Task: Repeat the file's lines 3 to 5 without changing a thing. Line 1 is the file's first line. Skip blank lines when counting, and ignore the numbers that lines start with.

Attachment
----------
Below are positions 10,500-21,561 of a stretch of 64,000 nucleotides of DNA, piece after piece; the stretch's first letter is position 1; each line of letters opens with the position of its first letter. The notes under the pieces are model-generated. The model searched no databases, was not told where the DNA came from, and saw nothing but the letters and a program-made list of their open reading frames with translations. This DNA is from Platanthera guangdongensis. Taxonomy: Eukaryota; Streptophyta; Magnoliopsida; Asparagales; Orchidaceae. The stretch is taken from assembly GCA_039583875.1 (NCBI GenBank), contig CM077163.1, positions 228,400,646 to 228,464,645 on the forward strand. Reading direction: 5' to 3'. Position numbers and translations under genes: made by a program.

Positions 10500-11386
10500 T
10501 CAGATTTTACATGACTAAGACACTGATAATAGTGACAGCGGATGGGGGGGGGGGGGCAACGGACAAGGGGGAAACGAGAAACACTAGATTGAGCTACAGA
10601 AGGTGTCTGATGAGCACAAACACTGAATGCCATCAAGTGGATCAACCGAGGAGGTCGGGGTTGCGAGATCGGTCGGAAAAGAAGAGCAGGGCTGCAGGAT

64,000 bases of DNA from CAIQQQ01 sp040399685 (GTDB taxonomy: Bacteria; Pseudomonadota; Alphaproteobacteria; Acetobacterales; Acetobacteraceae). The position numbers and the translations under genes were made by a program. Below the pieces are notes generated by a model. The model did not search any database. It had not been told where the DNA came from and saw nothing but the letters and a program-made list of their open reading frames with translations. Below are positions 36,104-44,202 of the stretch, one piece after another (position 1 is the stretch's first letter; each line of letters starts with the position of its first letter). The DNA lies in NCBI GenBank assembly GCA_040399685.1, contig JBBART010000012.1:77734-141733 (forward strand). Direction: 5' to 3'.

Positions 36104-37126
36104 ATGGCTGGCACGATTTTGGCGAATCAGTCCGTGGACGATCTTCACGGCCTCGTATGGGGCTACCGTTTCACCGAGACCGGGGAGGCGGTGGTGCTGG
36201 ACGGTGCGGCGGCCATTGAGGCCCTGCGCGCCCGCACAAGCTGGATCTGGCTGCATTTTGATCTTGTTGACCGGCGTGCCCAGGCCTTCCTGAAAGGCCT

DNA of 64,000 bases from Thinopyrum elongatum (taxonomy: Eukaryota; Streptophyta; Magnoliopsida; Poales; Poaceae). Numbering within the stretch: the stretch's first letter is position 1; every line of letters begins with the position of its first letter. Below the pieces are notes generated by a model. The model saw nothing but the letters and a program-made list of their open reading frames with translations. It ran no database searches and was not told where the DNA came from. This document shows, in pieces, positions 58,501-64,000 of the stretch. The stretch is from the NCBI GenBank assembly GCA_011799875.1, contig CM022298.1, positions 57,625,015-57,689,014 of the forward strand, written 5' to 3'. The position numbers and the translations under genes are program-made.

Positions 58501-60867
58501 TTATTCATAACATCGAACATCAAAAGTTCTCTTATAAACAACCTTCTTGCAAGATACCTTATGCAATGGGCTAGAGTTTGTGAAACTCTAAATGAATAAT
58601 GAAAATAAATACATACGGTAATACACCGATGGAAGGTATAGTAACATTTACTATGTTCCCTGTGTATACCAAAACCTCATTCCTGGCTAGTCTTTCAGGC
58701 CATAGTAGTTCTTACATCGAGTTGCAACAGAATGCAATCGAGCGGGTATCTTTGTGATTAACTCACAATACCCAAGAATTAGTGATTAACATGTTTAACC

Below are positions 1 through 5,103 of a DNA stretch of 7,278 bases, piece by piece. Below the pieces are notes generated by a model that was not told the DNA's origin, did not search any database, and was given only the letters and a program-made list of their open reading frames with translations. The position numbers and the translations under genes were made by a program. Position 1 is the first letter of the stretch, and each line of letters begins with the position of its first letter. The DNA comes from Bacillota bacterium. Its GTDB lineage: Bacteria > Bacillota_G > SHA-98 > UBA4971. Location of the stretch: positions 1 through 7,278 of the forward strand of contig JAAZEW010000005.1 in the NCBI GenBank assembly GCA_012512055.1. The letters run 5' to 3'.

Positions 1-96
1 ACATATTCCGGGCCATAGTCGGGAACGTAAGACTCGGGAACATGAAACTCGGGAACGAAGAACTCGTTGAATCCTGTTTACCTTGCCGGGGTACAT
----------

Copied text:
10500 T
10501 CAGATTTTACATGACTAAGACACTGATAATAGTGACAGCGGATGGGGGGGGGGGGGCAACGGACAAGGGGGAAACGAGAAACACTAGATTGAGCTACAGA
10601 AGGTGTCTGATGAGCACAAACACTGAATGCCATCAAGTGGATCAACCGAGGAGGTCGGGGTTGCGAGATCGGTCGGAAAAGAAGAGCAGGGCTGCAGGAT